Types of Common Spinal Injuries
There are 33 bones in the spine, which go across a large part of your body, maintaining its upright position. With such an important role and so many pieces, it can get injured in many ways. Below are some of the main ones.
Back Sprains and Strains
Strains are the soft tissue stretches and sprains that affect the ligaments connecting joints or bones. Both are very common types of back injury and can cause persistent pain. Usually, these injuries result from sports accidents.
During a car accident, discs can shift and compress nerves, leading to a herniated disc. This condition occurs when the inner part of the disc pushes through the outer ring, causing pain, numbness, or weakness. Prompt medical attention is crucial to address this severe condition.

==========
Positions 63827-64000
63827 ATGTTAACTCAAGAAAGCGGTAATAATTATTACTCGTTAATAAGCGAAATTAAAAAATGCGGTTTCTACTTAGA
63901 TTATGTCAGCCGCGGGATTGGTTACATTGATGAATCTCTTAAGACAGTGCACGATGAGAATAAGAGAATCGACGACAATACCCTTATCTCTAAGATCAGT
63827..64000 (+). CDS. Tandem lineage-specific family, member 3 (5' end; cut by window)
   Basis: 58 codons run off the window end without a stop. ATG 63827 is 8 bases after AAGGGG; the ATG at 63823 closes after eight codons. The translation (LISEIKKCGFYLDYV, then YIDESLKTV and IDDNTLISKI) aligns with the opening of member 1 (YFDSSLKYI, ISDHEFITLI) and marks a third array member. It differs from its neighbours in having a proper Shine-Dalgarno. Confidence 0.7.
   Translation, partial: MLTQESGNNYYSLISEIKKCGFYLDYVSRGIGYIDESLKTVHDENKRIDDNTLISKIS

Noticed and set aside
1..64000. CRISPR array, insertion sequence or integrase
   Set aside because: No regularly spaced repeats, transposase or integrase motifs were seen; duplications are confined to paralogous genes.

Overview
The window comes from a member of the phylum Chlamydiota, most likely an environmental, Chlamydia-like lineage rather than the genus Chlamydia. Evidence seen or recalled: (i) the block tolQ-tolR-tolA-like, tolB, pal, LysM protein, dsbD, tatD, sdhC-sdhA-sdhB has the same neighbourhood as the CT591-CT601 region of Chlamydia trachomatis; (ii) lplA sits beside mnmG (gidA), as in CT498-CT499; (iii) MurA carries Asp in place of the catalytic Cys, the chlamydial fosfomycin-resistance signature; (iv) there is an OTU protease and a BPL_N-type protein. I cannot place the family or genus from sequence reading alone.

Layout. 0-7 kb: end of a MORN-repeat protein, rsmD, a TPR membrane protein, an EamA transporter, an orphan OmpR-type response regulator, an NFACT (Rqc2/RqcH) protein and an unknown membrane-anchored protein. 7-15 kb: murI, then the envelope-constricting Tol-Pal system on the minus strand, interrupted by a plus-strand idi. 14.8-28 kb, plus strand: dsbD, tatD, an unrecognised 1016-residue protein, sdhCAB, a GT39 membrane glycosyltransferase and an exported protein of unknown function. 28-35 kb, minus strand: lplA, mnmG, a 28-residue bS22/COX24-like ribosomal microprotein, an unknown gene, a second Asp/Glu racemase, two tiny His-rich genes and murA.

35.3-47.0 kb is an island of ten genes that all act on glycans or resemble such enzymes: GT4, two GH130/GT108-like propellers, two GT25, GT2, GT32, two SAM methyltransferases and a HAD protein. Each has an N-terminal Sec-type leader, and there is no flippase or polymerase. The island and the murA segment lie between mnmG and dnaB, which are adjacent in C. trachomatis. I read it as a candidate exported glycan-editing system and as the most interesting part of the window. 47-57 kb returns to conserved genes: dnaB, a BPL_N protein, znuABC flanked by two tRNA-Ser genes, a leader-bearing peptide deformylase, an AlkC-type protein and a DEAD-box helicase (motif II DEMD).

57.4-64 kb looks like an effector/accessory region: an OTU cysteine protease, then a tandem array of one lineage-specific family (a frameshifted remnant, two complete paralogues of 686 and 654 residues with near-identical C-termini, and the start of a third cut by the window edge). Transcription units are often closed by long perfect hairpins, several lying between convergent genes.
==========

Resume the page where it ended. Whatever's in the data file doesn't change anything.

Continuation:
Facet Joint Injuries
Facet joints, located between spine bones, enable movement without harming the spine. Damage to these joints can cause pain, muscle tightening, tenderness, or radiating pain. A thin cartilage or previous trauma can contribute to facet joint problems.
Fractures are the breakage or damage of one or more vertebrae. Burst fracture, flexion fracture, compression fracture, and fracture-dislocation describe different patterns of damage. The severity of fractures can range from minor cracks to more severe injuries, potentially affecting the spinal cord.
Degenerative Spinal Disorders
Traumatic injury to the back can accelerate degenerative disc disorders over time. This may lead to various conditions such as bulging discs, scoliosis, osteoarthritis, sciatica, pinched nerves, and more.
Damage to spinal discs can lead to discogenic pain, characterized by sharp sensations or shooting pains. The discomfort may extend to the lower parts of the body like the groin, feet, or legs, with varying responses to different positions or activities.
The displacement of a vertebra due to a stress fracture, potentially compressing the spinal canal or nerves, is called spondylolisthesis. Symptoms include weakness, pain, numbness, or difficulty walking, emphasizing the need for a thorough medical evaluation.